The EDISON consortium, a Denmark-based collaborative aimed at developing an intelligent infrastructure that will make possible the large scale adoption of electric vehicles powered by sustainable energy, includes the Technical University of Denmark (DTU) and its Risø-DTU research center, as well as Denmark’s Dong Energy and Østkraft power utilities, the Eurisco research and development center, and IBM. In the EDISON project, various working groups are responsible for developing all the technologies needed for electromobility.

Siemens is mainly responsible for fast-charge and battery replacement systems. “Siemens’ portfolio already contains many components that we are now adapting and reprogramming,” says Sven Holthusen, who is responsible for the EDISON project at Siemens’ Energy Sector.

A major obstacle to electromobility is the length of battery recharging times. With this in mind, Holthusen and his colleagues are working on a fast-charge function that operates with much higher voltages and currents—initially with 400 V and 63 A. This provides a 43.5 kw rapid charging connection that would allow fast charges of around 20 minutes. Holthusen’s approach is considered to be realistic since 400v/63A is already a common standard for industrial 3 phase installations and many European households already have a 400-V connection in the basement or other storage areas for electric ranges and other devices.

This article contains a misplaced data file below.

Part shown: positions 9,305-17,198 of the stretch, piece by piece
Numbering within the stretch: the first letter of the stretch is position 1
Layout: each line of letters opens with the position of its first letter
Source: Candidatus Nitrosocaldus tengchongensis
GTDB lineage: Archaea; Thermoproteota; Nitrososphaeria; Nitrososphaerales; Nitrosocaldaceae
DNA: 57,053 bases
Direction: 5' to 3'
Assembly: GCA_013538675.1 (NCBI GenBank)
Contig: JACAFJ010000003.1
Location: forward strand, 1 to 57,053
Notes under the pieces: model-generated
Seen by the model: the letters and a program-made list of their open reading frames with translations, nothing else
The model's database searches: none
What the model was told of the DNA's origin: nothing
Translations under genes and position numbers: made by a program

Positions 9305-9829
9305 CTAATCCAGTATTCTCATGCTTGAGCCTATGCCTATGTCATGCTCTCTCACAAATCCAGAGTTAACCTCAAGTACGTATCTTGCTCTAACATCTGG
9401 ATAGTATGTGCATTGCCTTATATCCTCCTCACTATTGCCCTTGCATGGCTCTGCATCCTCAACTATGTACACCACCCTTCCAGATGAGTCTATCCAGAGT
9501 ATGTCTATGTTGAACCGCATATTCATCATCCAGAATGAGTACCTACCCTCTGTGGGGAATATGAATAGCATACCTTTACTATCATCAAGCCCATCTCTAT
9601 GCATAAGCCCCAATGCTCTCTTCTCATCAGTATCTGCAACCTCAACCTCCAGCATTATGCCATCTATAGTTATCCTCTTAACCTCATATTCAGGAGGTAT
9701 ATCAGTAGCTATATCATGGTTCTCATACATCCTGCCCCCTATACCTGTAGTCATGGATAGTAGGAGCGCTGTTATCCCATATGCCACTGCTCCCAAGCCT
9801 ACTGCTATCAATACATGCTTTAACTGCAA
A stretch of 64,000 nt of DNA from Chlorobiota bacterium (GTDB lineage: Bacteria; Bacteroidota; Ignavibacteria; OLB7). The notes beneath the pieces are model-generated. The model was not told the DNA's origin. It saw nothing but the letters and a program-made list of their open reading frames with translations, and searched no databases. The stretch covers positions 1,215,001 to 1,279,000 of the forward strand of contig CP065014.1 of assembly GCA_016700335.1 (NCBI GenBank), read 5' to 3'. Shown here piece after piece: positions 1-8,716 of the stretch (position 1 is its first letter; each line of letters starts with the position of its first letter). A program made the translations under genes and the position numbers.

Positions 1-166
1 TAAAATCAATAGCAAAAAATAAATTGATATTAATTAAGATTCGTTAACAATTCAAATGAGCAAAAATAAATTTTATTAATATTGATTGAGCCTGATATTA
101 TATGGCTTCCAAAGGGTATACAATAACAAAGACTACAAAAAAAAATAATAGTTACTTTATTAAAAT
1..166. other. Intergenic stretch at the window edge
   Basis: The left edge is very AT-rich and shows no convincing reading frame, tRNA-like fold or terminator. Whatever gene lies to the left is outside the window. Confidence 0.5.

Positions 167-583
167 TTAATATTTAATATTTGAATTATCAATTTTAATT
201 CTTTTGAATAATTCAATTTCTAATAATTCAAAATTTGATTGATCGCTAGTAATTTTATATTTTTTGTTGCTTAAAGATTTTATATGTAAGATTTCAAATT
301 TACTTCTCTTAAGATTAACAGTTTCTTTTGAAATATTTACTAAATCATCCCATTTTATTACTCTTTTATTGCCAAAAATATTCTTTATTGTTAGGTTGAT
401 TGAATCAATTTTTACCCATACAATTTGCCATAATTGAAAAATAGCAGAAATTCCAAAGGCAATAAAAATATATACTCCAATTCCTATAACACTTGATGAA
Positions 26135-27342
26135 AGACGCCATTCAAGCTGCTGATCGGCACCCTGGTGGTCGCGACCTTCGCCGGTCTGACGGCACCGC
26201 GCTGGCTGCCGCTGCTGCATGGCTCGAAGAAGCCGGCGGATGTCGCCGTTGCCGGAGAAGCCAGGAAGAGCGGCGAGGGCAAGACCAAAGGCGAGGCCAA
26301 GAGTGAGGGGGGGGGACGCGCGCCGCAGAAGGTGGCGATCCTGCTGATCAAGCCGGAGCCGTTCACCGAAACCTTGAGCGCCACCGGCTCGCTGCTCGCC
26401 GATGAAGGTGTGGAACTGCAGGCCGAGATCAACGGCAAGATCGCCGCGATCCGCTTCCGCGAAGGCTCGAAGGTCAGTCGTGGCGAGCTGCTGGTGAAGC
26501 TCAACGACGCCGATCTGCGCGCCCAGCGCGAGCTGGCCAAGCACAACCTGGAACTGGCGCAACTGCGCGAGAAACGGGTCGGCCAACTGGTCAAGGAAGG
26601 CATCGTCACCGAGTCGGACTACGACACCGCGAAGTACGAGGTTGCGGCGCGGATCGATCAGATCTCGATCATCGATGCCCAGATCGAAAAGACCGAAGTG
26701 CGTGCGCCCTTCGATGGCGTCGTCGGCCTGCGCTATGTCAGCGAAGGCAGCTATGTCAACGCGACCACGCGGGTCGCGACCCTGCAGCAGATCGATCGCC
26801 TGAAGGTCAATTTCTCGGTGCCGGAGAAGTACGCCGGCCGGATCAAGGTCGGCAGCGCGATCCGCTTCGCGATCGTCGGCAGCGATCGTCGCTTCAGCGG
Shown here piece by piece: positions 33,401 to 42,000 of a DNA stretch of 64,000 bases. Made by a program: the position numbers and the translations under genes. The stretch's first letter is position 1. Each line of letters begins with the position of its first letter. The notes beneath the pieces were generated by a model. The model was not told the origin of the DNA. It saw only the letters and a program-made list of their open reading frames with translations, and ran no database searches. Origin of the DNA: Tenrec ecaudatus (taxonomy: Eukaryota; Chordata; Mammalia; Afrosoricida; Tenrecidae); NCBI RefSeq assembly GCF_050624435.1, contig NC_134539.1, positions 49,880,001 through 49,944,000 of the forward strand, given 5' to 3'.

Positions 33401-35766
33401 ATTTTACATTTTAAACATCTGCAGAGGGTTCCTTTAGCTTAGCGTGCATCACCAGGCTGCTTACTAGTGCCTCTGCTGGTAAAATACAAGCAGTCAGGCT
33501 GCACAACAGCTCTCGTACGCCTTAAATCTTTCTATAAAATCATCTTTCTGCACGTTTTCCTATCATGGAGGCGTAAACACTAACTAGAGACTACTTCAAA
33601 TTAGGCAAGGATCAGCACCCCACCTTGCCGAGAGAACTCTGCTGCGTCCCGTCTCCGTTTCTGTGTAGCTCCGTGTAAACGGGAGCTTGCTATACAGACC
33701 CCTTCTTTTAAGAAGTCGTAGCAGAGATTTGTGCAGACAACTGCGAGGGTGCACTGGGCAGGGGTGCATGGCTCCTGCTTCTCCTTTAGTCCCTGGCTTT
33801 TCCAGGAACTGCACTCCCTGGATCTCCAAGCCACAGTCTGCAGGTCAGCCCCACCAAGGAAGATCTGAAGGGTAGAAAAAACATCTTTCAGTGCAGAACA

“We go a great deal further in our tests, however, in order to determine what’s possible,” says Holthusen. More specifically, he wants to raise charging power to as much as 300 kW so that batteries can be recharged in six minutes. Electrics would then be on a par with conventional vehicles. Lithium-ion batteries with such fast charging capability are expected to be ready for market launch in the near future. However, new battery technologies will have to be developed if a car is to be charged in as little as three minutes.

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